Despite the fact that Lightning Black I have never had the opportunity to take full advantage of the type of interconnection, multiverse jump madcaps which CW’s other comic book show enjoys, it spent four seasons sculpting a distinct space on the net where black superheroes could stand in front and center as the focus of their own stories. Last night, he had his swan song in “The Book of the Resurrection: Chapter Two: Closing.”
From the beginning, Lightning Black used their heroes and the city of Freeland to address the types of stories about systemic, anti-Black racism that are at the same time a part of American history as the comics themselves. In doing so, Salim Akil’s series has brought to life his DC characters with a purpose beyond immediate entertainment. Although the series arrived in 2017 already comfortable in that mode of narrative focused on social justice, it was interesting to see other series like Country Lovecraft and The Falcon and the Winter Soldier follow the follower on his eve. Lightning Blackend of the series it feels a lot like a compromise between the creators ’view of what might have been in store for the Pierce family, and the reality that the CWs have been haunted by Freeland’s heroes. After a generally erratic season in which turf wars between the 100 band and the police have once again become the most urgent danger in Freeland, “Closure” has wrapped things up with an hour of conventions, and finally unsatisfactory , sent for the characters they deserved really better.
The finale was opened with the Black Lightning team believing Jefferson Pierce (Cress Williams) be quite dead. While his family was gutted at the idea, his death was introduced so quickly and dramatically that it’s hard to be very invested in it because – like most comic book stories – it’s clearly not what it seems. Although the new weapons of the Freeland police nullify the metahuman powers, the idea that Tobias Whale (Marvin Jones III) finally managed to kill Black Lighting is enough to convince Anissa (Nafessa Williams) and JJ (Jennifer’s new identity, and played by Laura Kariuki, who we’ll get to more in the near future) to get started in action for revenge. With the police meta-blocker still in place, the sisters, even with the help of Grace Choi (Chantal Thuy) have no chance against the cops ’weapons, but Gambi (James Remar) he reasoned could be able to shut it all down if they move quickly and intelligently. This is it Lightning BlackAt the end of the series, it would have made sense for the show to try to focus a little more on a specific set of characters rather than trying to spread themselves out over a series of subdued things, but in “Closing”, they all eat, albeit to varying degrees of narrative success and effectiveness as large mandates.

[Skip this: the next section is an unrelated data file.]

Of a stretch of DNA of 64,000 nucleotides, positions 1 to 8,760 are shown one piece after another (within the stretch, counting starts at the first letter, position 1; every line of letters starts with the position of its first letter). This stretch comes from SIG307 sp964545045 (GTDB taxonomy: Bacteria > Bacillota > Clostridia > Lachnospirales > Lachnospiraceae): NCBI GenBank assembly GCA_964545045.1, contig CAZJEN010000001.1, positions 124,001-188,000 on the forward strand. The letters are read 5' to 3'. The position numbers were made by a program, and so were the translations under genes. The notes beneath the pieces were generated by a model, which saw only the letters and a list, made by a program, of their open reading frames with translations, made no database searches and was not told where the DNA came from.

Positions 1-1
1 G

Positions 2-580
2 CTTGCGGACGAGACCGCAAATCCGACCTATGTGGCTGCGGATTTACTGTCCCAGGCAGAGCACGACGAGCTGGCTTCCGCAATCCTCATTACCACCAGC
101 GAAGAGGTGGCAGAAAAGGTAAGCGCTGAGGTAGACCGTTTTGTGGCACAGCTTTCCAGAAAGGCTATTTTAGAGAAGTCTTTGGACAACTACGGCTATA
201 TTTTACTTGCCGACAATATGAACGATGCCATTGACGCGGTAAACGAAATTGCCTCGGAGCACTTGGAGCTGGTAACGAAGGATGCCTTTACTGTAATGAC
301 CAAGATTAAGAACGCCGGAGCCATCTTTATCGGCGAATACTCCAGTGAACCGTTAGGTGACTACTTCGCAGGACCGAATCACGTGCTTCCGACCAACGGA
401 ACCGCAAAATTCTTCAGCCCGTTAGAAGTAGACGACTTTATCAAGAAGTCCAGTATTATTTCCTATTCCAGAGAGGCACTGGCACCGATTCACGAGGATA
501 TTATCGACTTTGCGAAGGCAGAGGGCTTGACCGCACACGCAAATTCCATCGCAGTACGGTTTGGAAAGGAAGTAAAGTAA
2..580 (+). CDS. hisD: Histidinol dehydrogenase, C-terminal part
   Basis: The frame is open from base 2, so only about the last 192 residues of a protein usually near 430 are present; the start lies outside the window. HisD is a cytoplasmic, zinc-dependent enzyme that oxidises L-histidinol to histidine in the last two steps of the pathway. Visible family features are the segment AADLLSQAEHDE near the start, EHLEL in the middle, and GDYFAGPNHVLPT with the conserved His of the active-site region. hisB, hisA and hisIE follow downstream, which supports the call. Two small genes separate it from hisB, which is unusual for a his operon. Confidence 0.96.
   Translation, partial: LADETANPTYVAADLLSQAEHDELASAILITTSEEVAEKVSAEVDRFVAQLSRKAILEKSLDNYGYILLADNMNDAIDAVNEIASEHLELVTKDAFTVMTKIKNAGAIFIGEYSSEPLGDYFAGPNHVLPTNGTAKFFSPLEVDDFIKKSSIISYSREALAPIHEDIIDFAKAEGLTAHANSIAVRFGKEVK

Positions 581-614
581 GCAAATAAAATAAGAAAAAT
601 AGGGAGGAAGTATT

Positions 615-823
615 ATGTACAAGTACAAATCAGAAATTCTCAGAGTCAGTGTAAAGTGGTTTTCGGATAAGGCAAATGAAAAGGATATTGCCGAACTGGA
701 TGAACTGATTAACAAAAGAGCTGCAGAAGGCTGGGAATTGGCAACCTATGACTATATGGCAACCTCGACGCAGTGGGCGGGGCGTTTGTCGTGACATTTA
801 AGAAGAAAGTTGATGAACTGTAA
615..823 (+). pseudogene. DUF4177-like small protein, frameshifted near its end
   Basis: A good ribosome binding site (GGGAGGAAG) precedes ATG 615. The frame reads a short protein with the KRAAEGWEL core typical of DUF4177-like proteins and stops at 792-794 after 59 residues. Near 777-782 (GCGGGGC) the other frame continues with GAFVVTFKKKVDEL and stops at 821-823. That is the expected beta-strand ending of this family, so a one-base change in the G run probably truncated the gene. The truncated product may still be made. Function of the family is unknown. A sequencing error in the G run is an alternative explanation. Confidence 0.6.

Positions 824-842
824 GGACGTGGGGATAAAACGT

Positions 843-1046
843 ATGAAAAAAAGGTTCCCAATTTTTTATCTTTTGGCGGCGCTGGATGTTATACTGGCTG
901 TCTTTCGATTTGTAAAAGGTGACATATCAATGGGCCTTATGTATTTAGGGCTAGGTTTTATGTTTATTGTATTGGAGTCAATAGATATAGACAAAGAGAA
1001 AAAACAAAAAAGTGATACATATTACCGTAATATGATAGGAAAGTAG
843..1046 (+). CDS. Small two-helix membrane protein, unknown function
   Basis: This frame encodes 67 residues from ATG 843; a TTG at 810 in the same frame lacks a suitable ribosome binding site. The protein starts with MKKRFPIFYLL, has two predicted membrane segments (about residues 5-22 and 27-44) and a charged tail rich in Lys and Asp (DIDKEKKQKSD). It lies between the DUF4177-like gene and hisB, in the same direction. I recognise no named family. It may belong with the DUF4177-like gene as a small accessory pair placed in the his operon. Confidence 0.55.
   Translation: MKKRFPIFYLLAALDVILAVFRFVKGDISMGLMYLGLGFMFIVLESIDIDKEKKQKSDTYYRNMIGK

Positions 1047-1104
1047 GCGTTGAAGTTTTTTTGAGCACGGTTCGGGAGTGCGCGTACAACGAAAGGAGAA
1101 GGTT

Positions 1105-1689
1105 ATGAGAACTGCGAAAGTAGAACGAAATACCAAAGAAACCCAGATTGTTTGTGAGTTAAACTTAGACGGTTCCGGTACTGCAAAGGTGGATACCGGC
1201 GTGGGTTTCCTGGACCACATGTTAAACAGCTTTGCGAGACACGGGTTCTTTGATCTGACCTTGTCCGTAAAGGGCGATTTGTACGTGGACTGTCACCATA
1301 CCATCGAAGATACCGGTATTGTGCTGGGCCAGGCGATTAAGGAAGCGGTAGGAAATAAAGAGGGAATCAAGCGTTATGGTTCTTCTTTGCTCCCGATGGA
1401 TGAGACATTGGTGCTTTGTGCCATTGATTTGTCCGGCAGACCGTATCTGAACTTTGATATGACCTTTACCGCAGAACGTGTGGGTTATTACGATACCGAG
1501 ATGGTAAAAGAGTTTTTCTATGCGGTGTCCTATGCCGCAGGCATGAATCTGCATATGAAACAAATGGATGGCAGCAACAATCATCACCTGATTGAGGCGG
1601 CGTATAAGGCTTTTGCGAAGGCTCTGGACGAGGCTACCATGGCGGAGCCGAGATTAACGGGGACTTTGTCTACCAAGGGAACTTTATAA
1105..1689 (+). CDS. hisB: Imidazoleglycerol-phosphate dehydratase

One of the strangest things to come out of this past season has been the sudden departure of Chinese actress Ann McClain from the series, and Jennifer has been transformed into “JJ” after exploding into the Earth’s ionosphere and recovering a new fitness. It’s never been like that Lightning Black had the time or space to give Jennifer / JJ the spotlight he really needs to feel like an interesting and organic development for his character, but the finale tries to wrap things up by throwing another key into the mix. Although the show had already made a lot of efforts to establish that the two were the same person, the finale revealed that when Jefferson brought the scattered energy for the first time he believed it was his daughter back to the surface of the Earth. , what it actually carried was another entity made of pure energy. After JJ makes a return trip to recharge his powers, he arrives Earth and has an immediate act like, in the ionosphere, the real Jennifer wants to get back into physical shape and make a line drawing for her impostor. Nice to see McClain back Lightning Black, all that touches on JJ and Jennifer’s confrontation feels like a subsequent reflection that wasn’t the original plan, but it was what worked for the end of the finale. As JJ explains how, in his original form, he envied the physical beings they were able to hear, “Closure” weakly suggests that the creature may have the upper hand over its human counterpart.